[OUTLOOK]Parties must listen to the peopleLast week’s local elections labeled the Uri Party as an arrogant and incompetent group. The party called itself a reform force when it was founded. The results of these elections have taught a lesson for the history of party politics in Korea.
The lesson has become even clearer now as Uri Party members disagree with President Roh Moo-hyun’s remark that downplayed the meaning of the defeat in the local elections.
The local elections can be interpreted as a punishment for the Uri Party. The party had said it would humbly accept the people’s will each time it lost in previous re-elections and by-elections, but then behaved contrary to such words.
From a long-term perspective, the May 31 local elections can be said to have established the framework of party politics, regardless of a party’s victory or defeat. There are four reasons to believe so.
First, these elections showed that a party’s nomination should take place through a democratic procedure in order to win voters’ support. A party has virtually unlimited power when appointing candidates. However, when the party overuses such power it fails to gain the people’s support.
For the races for 16 major city and provincial governors, the Grand National Party chose all its candidates through primary elections, while the Uri Party had only three primary elections.
Therefore, these elections can be summarized as a fight between two parties.
One party firmly established the primary election system and played by the rules without exception, while the other party held a limited number of primary elections even though it had introduced the same system. Voters chose the party that abided by the rules, despite its flaws. This established an environment in which objection to the results of the primary elections can no longer be made.
Secondly, there is no future for a party that does not care about the silence of the majority of the people. Ever since the 17th National Assembly elections, people who knew the intention of powerful leaders have misled public opinion in a certain direction they had fixed in advance whenever urgent issues have come up. Others have professed to be advocates of the masses so that the majority of the people could do nothing but remain silent.
As the public were scared by these overeager people and could not argue with them, the Uri Party believed it had won over citizens and stuck to their original policies. This only resulted in their crushing defeat in these recent elections.
It has turned out that these activists were a small number of people with loud voices. Most people would not want to leave the nation’s future to such a party.
Next, a party that is based on arbitrary factions that it has deliberately created, not on existing conventional differences in regions, ideologies or social stratifications, cannot take root deep within people’s hearts.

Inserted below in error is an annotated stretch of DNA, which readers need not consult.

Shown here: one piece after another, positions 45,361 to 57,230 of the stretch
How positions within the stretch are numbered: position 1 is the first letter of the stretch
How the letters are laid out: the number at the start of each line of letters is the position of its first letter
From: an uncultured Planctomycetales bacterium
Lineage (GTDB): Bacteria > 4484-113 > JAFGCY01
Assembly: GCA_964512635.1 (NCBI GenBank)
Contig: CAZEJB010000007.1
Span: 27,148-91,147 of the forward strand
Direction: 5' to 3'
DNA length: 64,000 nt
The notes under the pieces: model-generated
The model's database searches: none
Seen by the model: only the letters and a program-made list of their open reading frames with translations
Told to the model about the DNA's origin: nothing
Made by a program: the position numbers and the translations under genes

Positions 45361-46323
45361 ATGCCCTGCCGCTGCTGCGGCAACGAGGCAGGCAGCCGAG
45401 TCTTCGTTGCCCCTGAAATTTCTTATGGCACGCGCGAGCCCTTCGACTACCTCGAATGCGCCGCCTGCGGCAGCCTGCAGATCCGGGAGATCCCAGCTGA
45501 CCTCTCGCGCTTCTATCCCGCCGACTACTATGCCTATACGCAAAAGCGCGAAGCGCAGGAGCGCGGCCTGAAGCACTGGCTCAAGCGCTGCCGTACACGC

From the very start, the Uri Party has not tried to embrace the people but instead divided them by its preferences. On top of that, only a small number of core figures have led the party and tried to preach to the public in a didactic manner. This practice can be found only in a communist party that aims for a proletariat revolution. This is why Koreans have turned away from the Uri Party.
Despite good intentions, the party has been creating factions for the sake of reform, democracy and peace. Thus, even people who once backed the party have broken away and the party has become a minor party.
The Grand National Party has no reason to be indulgent in victory either, because it only made a reflective gain.
Lastly, through these elections, the people have sent a serious warning. That is, whether a governing or opposition party, if a party tries to conduct political reform in a bid to avoid crisis without serious consideration of its mistakes and wrongdoings, the voters will punish such a party.
When the people shared the same goal for democratization, they cast their votes for candidates who followed Kim Dae-jung, Kim Young-sam or Kim Jong-pil, no matter how loose a relationship the candidates might have had with such leaders.
However, as most people now believe the nation is democratized to a considerable extent, they will not blindly vote for a party just because it has a connection with a certain politician.
This is partly because there is nobody now with the charisma the three Kims had. We can see this clearly when looking at the Uri Party, which carried out political reforms in an arbitrary way and has now been placed in jeopardy. In this regard, we can say there is no bright future for any new party that is formed with certain members as core figures.
* The writer is a professor of political science at Kyungnam University.
by Sim Ji-yeon